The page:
Welcome, then, to the Panel Discussion
Dozen Quartet, where I pick out just-released or out-soon comics that I think are worth paying attention to. Ready? Then, let's meet the sequential art that'll be draining your wallet this week. Be sure to chime in with the books you'll be picking up or that you think everybody should be ready in the comments.
Before Watchmen: Minutemen #4
If you're going to pay attention to any of the cash-in bastard Before Watchmen series, this is the one. It doesn't try to over-explain the 1940s characters you first met in Alan Moore and Dave Gibbons' classic superhero deconstruction. Instead, it shows them grappling with the secrets and consequences that plague their double lives in psychologically believable fashion. Writer/artist Darwyn Cooke brings the best of his naturalistic approach to a book that exceeds expectations. And, hey, one of the variants has a lovely Steve Rude cover.
Here we get the New 52 re-interpretations of Black Lightning and Blue Devil, two b-level DC characters who've popped in and out of cult popularity over the years. You could say the same of writer Marc Andreyko, who turned out a nice mix of family drama and superheroics in the mid-1990s Manhunter book. I'm interested to see if this pairing elevates the characters and the talent to new levels. And anthology books always deserve love, if only for how you're guaranteed something new by virtue of turnover.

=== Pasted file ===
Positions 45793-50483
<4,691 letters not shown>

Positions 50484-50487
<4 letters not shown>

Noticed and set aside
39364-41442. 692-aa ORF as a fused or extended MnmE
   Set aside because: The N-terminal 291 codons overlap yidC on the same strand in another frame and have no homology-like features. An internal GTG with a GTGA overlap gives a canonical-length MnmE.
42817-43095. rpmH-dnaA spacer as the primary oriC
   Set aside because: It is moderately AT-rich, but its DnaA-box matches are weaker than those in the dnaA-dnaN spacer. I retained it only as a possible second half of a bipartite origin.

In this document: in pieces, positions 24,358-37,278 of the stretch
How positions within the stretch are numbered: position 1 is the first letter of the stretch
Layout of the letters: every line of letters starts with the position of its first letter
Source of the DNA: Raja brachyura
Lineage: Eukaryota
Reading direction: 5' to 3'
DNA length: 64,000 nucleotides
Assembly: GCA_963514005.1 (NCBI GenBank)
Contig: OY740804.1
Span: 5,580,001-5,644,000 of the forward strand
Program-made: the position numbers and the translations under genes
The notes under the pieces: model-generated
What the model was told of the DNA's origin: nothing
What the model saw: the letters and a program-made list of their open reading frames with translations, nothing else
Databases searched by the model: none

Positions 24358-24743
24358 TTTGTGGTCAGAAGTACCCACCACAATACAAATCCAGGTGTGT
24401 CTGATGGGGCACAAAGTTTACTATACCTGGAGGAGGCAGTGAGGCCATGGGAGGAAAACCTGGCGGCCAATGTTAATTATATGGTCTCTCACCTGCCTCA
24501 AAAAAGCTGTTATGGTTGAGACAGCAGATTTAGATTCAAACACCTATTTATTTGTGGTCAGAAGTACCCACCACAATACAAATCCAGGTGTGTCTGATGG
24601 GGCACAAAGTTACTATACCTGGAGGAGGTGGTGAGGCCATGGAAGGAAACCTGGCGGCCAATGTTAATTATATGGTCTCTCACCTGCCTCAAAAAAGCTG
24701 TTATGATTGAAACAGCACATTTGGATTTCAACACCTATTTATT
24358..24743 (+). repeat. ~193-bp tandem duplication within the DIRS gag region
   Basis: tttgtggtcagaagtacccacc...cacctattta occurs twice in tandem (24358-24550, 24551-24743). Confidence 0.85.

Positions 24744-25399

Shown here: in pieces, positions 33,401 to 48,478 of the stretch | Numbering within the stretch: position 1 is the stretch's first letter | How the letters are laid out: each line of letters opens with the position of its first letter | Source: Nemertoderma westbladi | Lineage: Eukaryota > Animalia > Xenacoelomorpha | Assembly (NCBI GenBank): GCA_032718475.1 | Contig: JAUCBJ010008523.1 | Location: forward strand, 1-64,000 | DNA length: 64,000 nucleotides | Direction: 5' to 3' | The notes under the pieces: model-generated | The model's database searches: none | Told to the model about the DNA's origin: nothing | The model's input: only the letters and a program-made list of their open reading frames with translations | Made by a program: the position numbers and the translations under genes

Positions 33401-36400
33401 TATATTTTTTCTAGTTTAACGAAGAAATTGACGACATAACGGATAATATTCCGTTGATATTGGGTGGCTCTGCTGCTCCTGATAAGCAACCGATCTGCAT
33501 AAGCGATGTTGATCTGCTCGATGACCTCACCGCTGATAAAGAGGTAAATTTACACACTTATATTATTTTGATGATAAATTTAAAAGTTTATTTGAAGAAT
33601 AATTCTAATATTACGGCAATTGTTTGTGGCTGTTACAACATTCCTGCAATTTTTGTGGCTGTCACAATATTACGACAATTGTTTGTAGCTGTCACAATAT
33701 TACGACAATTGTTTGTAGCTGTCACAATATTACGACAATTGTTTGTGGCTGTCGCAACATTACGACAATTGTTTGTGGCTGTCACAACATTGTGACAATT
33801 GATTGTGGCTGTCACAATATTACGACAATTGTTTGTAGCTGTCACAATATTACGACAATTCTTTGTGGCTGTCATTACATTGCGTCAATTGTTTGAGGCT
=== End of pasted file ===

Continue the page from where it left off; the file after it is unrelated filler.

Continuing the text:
If you're not sure about sticking around to see the aftermath of the Avengers vs. X-Men crossover event, the table-setting that happens in this one. This one-shot serves a preview of the characters and concepts that will be in new Young Avengers, Guardians of the Galaxy and FF runs.
And if you want a book that blissfully disconnected from the churn of re-shuffling Marvel's editorial deck, then no book that the publisher is putting out is better than Hawkeye. So far, Matt Fraction and David Aja's run has been a string of infectious, tightly executed character studies of the Avengers' archer. Hawkeye doesn't need to be a superhero to make these stories work but what's better is how just enough of his costumed life sneaks into them to make the reading even more fun.